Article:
Scientists have demonstrated a new technique at the European Synchrotron, the ESRF, for investigating how iron, which makes up much of Earth’s core, changes, when placed under the extreme temperature and pressure it is exposed to deep inside Earth. For the first time in a synchrotron the phase transitions of iron have been observed with a single X-ray pulse by linking a portable laser to one of ESRF’s recently upgraded beamlines. Usually, much larger, very high energy lasers or multiple experiments are required to get high quality data of this kind, making the experiments more costly and less accessible. The knowledge gained will help theoreticians modeling unreachable regions at the centre of the Earth.
One way to try and understand the environment inside the Earth’s core and in exoplanets is to recreate the environment that exists there and examine how materials – in this case iron - behave under those conditions. Shocking a sample with a laser is one method for achieving that.
Using a high powered laser the international team heated a sample of iron to over 9000 degrees Celsius and by sandwiching the iron between two layers of diamond, created pressures 4 million times greater than the atmosphere. The compression induced by the power of the laser allows extreme states of matter to be observed beyond the static limitations of a standard diamond anvil cell. As the energy is deposited onto the target in ten billionths of a second, a plasma is created which expands to form a shockwave. The transition of the iron sample from solid to liquid and the solid-solid phase transitions it undergoes were observed by X-rays from the recently upgraded ID24 beamline.
P-T phase diagram indicating the thermodynamical conditions of solid, liquid and warm dense iron. The red line follows the geotherm from outer liquid core to the inner solid core of Earth (as shown in figure above). The blue arrow indicates that in order to reach such P,T conditions and to explore that region of the phase diagram, it is necessary to go beyond static compression with diamond anvil cells, and move towards dynamic compression using high power lasers. CREDIT: Image taken from this presentation by Tommaso Vinci.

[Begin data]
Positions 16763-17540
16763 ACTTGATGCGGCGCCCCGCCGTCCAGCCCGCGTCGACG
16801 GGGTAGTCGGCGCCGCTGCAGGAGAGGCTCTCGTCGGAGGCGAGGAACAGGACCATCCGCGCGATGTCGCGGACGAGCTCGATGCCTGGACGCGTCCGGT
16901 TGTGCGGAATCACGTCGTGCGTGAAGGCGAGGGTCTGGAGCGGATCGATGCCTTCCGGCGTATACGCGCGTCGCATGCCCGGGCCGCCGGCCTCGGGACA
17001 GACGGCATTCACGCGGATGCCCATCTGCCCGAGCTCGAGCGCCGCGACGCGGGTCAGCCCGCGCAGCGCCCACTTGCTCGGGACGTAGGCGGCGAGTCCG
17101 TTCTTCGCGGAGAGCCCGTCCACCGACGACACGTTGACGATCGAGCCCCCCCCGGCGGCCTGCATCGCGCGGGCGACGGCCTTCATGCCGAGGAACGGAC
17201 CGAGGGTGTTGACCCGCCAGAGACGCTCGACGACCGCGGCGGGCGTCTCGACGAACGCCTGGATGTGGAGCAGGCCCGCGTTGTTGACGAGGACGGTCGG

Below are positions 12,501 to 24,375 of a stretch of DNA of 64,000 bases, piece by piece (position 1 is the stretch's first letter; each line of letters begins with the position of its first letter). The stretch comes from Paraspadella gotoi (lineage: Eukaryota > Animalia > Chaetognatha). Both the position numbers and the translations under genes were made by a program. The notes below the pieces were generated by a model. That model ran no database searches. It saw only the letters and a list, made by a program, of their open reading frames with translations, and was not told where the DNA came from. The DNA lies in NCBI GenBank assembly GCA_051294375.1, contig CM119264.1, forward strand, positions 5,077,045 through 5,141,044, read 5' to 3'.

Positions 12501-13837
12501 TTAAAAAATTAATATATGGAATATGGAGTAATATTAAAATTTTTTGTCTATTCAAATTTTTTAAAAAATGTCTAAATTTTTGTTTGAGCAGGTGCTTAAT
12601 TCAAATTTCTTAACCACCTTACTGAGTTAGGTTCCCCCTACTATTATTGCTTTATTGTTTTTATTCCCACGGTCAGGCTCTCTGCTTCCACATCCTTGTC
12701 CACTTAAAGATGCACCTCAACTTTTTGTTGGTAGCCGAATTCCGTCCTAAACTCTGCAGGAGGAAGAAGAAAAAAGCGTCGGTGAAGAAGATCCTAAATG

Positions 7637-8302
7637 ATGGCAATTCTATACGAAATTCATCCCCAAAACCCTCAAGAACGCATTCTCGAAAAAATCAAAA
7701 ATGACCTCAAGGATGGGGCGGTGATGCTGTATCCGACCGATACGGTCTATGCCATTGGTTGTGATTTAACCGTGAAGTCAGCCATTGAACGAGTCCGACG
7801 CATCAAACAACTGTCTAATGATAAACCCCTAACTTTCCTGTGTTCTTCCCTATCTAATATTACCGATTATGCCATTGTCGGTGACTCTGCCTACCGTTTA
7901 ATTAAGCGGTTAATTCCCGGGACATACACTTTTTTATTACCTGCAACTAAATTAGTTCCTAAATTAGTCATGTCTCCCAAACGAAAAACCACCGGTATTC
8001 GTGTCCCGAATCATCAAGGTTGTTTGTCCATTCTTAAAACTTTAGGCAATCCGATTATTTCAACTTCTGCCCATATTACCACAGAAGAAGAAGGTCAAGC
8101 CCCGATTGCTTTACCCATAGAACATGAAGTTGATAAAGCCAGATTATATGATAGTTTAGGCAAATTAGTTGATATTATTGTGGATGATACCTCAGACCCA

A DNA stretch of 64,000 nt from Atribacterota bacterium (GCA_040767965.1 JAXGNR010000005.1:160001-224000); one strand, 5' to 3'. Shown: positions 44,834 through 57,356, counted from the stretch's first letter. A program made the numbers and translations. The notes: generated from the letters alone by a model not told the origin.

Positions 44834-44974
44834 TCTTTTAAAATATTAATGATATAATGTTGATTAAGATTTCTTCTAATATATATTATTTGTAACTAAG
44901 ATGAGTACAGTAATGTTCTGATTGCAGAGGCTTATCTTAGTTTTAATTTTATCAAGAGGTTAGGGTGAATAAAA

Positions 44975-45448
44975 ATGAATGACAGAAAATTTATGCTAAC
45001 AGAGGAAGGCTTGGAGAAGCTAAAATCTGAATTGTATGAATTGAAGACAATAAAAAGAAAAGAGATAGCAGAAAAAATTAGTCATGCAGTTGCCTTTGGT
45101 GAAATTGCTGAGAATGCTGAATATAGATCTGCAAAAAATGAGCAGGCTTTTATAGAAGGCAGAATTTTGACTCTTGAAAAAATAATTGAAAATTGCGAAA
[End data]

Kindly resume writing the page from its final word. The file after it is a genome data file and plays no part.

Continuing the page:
Normally such experiments are carried out on a much bigger scale using high power Kilojoule lasers on targets ten times larger than in this case, and the energy needed, a hundred times greater. The team from the Commissariat a l’Energie Atomique (CEA), the ESRF, the Institute Shock Physics (ISP) at the Imperial College London and the Science and Technology Facilities Council (STFC)’s Daresbury Laboratory have proven here that it can be performed successfully on a much smaller scale while taking advantage of the high stability of synchrotron sources to produce high quality data. The coupling of portable lasers to synchrotron beamlines will make these techniques more accessible to a large user community.
The experiment required a careful target design. Each target was composed of a thin (~ 3 microns) foil of iron sandwiched between two layers of diamond (20-50 microns each). Targets were mounted on a rotating wheel device, inserted in a vacuum chamber.
“The success of this method is that you can get high quality data in a single X-ray pulse”, said Raffaella Torchio from the ESRF. “This is very important because it prevents any unwanted anomalies that can arise from repeating the experiment on several different samples – reproducing the exact laser and target conditions is not easy. Doing the experiment with a single pulse means it is much cheaper too. We hope that in the future, laser stations might be installed permanently at synchrotrons, to open this field of research to many users”.
Being able to study hot, dense matter in this way offers valuable information for the theoretical modeling of Warm Dense Matter (WDM), abundant in planetary interiors. It is in these “exotic” states of matter where most of the approximations used in condensed matter physics or in plasma physics break down.
Raffaella Torchio (ESRF), Florent Occelli and Arnaud Sollier (CEA).
The ID24 beamline on which the measurements were performed is among the first beamlines funded by Phase I of the ESRF upgrade to become operational. The gain in focus, brightness and beam stability was key to the success of this technique.
The team of CEA was responsible for designing and preparing the targets and for the installation of the GCLT laser on beamline ID24.
The team from ISP at the Imperial College, London provided the expertise for measuring the shock velocity using an instrument adapted to the configuration of the experiment.
The team from STFC’s Daresbury Laboratory built the detector and designed, in collaboration with the ESRF, a new very fast acquisition card for the dynamic measurements.
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